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    Panic Disorder Overview Essay (1562 words)

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    Panic Disorder in Adolescents

    Panic disorder (PD) is a life-changing condition that affects millions of people around the world. Patients often live in fear of the disorder, allowing for it to take control of their daily lives. PD is a serious disorder with features of repeated panic attacks (PA’s). These attacks appear out of nowhere, and considerably affect the lifestyle of patients and their families. Research has been conducted over the disorder; among the studied aspects are its incidence and prevalence rates, the risk factors involved, family factors and management, and treatment options. PD is becoming more common and severe in adolescents around the world and researchers are doing the best they can to find a cause and subsequent treatment plan.

    Panic Disorder Overview

    Panic disorder is a mental disorder that results in anxiety without any specific reason and is related to physical (Zaubler & Katon, 1996) and emotional health issues (Andrade, Eaton, & Chilcoat, 1996; Kessler, Stein, & Burglund, 1998; Roy-Byrne & Katon, 2000). According to the American Psychiatric Association (2000), it is a psychiatric condition defined by repeated and unexpected panic attacks, significant behavioral changes to avoid new panic attacks, fear of these panic attacks and their negative outcomes. Patients with PD have to constantly be aware of their surroundings in order to prevent panic attacks, therefore greatly affecting their quality of life. Panic disorder impacts a patient’s life in multiple ways and it oftentimes gives them a negative view on social, familial, and working lives (Kessler, Berglund et al., 2005). Patients see social events, family gatherings, and their work lives as likely places they will have a panic attack. They have to take precautions everywhere they go to refrain from having an attack.

    Studies conducted over PD show that is it often comorbid with agoraphobia and anxiety. If a patient suffers with panic disorder and either agoraphobia or anxiety, it often results in them avoiding restaurants, crowds, elevators, and small rooms, in order to avert an attack (Kearney et al., 1997). When suffering from panic disorder, patients do their best to steer clear of these factors that are likely to cause an attack; however, these factors tend to show up almost everywhere, affecting millions of patient’s lives.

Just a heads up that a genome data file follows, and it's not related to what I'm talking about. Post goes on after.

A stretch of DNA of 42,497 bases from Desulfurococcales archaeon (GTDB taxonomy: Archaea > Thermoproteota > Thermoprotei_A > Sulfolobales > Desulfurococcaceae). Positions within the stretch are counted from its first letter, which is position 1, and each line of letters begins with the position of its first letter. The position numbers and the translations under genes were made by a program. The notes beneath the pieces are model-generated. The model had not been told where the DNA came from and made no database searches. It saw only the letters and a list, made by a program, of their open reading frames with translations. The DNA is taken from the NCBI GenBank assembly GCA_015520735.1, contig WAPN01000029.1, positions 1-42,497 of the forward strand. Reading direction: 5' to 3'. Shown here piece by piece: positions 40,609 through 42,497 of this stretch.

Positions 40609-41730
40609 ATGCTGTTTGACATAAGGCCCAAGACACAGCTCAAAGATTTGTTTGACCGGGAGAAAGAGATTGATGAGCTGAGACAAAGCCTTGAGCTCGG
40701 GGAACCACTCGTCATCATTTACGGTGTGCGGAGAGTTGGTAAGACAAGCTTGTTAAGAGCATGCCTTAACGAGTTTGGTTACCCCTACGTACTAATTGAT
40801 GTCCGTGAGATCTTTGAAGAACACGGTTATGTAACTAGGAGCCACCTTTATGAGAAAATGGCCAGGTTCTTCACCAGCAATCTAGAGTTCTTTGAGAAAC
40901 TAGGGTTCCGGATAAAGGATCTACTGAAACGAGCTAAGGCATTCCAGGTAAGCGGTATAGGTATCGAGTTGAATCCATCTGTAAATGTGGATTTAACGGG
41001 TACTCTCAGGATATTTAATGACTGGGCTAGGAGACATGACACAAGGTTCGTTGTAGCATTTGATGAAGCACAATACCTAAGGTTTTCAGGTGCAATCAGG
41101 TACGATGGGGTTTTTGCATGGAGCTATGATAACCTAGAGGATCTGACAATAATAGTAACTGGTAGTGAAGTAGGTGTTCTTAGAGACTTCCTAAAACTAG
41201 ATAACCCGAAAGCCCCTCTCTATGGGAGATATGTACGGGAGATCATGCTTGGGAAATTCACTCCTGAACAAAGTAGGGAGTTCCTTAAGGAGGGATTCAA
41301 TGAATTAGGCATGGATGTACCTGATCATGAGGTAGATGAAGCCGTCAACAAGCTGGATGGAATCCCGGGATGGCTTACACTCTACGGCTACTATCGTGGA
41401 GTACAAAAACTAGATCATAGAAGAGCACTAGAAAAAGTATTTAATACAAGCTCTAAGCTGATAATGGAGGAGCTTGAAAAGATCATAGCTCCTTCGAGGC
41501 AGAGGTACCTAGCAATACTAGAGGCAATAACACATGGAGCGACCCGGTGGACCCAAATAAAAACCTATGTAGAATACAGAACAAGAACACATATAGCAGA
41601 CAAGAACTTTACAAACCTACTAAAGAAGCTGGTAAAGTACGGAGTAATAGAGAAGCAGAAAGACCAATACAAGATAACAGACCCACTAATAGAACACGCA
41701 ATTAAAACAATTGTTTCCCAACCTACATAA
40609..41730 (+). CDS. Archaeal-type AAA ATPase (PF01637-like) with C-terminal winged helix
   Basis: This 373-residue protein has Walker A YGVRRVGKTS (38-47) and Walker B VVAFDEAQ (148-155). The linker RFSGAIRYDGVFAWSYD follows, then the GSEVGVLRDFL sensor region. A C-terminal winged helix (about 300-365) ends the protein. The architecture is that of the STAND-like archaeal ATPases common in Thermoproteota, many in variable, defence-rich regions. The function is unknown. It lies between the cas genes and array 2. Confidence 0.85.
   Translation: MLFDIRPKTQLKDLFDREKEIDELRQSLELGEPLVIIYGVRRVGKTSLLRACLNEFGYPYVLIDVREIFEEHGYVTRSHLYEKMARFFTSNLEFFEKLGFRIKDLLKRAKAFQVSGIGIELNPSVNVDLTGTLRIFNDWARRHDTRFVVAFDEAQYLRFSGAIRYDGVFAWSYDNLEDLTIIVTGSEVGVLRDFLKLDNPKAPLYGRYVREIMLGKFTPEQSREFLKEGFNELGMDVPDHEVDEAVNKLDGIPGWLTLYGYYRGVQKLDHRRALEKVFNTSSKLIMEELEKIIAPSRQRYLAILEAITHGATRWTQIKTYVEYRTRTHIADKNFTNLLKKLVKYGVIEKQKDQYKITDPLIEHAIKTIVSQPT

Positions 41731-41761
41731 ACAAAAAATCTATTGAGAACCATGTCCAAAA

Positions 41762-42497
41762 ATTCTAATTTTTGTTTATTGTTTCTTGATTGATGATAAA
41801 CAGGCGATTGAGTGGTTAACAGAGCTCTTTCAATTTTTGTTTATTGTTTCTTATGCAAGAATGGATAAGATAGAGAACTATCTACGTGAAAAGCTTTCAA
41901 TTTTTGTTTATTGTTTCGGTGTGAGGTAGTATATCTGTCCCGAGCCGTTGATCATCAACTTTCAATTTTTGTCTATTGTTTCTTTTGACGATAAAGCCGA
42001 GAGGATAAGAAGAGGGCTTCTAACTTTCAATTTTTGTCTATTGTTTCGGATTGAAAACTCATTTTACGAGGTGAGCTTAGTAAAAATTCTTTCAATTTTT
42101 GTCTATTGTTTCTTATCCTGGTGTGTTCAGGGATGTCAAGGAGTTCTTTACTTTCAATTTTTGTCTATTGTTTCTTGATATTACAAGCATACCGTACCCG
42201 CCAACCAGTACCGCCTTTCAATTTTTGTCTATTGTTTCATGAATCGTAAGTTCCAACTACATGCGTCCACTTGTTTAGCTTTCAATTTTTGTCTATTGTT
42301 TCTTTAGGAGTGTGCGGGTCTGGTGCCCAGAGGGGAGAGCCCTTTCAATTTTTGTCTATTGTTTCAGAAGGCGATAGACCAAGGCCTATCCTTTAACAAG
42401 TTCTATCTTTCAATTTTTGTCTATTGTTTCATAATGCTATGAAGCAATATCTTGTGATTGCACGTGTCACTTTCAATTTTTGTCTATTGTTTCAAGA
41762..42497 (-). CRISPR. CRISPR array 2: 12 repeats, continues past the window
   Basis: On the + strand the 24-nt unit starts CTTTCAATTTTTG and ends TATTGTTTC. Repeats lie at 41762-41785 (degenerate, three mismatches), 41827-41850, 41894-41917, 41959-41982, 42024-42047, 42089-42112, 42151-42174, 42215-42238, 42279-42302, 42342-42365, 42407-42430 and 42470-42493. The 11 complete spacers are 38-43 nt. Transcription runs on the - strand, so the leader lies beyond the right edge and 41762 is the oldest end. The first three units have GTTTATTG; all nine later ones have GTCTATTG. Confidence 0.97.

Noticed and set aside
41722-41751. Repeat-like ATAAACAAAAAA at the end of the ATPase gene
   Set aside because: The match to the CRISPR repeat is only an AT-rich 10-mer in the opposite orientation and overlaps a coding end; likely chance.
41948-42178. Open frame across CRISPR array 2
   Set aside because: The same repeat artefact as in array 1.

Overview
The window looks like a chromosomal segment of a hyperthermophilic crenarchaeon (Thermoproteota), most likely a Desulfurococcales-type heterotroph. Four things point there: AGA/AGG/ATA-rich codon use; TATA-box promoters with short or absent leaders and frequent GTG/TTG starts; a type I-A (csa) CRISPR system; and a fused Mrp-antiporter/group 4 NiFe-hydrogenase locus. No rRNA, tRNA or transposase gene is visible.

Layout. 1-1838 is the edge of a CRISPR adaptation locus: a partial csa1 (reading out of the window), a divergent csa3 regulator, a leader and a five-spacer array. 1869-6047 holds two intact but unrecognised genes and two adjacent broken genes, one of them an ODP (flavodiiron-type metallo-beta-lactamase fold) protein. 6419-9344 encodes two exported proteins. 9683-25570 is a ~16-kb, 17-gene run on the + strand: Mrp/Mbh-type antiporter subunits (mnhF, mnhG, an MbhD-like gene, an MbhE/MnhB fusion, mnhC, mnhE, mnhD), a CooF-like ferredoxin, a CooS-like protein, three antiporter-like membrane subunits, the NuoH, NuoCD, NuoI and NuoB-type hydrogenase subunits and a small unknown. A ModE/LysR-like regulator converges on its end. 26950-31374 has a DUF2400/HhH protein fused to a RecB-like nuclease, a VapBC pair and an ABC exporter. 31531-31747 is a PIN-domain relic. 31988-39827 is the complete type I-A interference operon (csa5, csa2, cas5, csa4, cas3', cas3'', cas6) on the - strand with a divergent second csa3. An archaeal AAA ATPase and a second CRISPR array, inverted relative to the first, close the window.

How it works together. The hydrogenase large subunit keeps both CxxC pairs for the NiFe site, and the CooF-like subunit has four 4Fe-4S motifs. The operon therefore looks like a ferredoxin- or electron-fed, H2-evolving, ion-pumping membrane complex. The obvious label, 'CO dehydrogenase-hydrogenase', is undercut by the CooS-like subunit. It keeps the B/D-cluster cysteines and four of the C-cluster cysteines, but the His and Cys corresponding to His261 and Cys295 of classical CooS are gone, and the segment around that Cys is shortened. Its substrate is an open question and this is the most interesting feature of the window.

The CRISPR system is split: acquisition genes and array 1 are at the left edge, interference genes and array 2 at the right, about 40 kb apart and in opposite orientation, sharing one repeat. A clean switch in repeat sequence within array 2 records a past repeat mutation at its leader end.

Incidence and Prevalence Rates of Panic Disorder

    The disorder is much more common than most people think. In fact, about 2.4 million, or 1 in 113 Americans, have been diagnosed with panic disorder (NIMH). According to the American Psychiatric Association (1994), panic disorder can occur in adulthood, but adolescence tends to be the first point of onset. Robert Weis (2013) found that about 20% of children and teens will develop an anxiety disorder before becoming adults. However, a lot of these patients do not receive the treatment needed. According to Evolve Treatment Centers (2018), about 8% of teens have an anxiety disorder, but less than one in five receive treatment. Even more teenagers have an anxiety disorder and are not receiving treatment due to the fact that they have not been diagnosed.

    PD can be present in men and women, but women are twice as likely to develop the disorder (Batelaan et al., 2006). Weis (2013) discovered that the gender ratio of anxiety disorders seems to increase with age, being 1:2 or 1:3, boy to girl, by adolescence. In a recent study, lifetime prevalence rates for PA’s without agoraphobia were 22.7%, 0.8% for PA’s with agoraphobia without PD, 3.7% for PD without agoraphobia, and 1.1% for PD with agoraphobia (Kessler, Chiu, Jin, Ruscio, Shear, & Walters, 2006). When a person is diagnosed with panic disorder, it changes their whole life. They have a much greater risk of attempting suicide than those who do not have the disorder (Evolve, 2018), forcing them to take much caution leading their daily lives.

    Symptoms of Panic Disorder

    There are many symptoms of panic disorder and its attacks. The DSM-5 describes the symptoms of PA’s being: excessive sweating, shaking, shortness of breath, chest pain, nausea, and dizziness. These symptoms tend to last about ten minutes, come considerably abrupt, are related to at least one month of anxiety about PA’s, and result in the patient striving to prevent attacks (DSM-5).

    Not all of the symptoms are experienced each time a PA occurs. Oftentimes, only a few symptoms will be experienced by the patient. However, each time a PA occurs the victim is taken by surprise and is left feeling scared and extremely tired. Each time a PA is experienced the patient has anxiety about another attack for at least a month, however normally longer, and tries to avoid doing whatever it was they were doing the last time a PA occured. Those with PD tend to focus on different ideas than those without the disorder. Studies show that those who are anxious, along with panic disorder, tend to focus on more alarming stimuli (Lang & Sarmiento, 2004; Reincke et al., 2011) than those without PD. Patients often become frustrated when there are no answers for what causes PD or its attacks.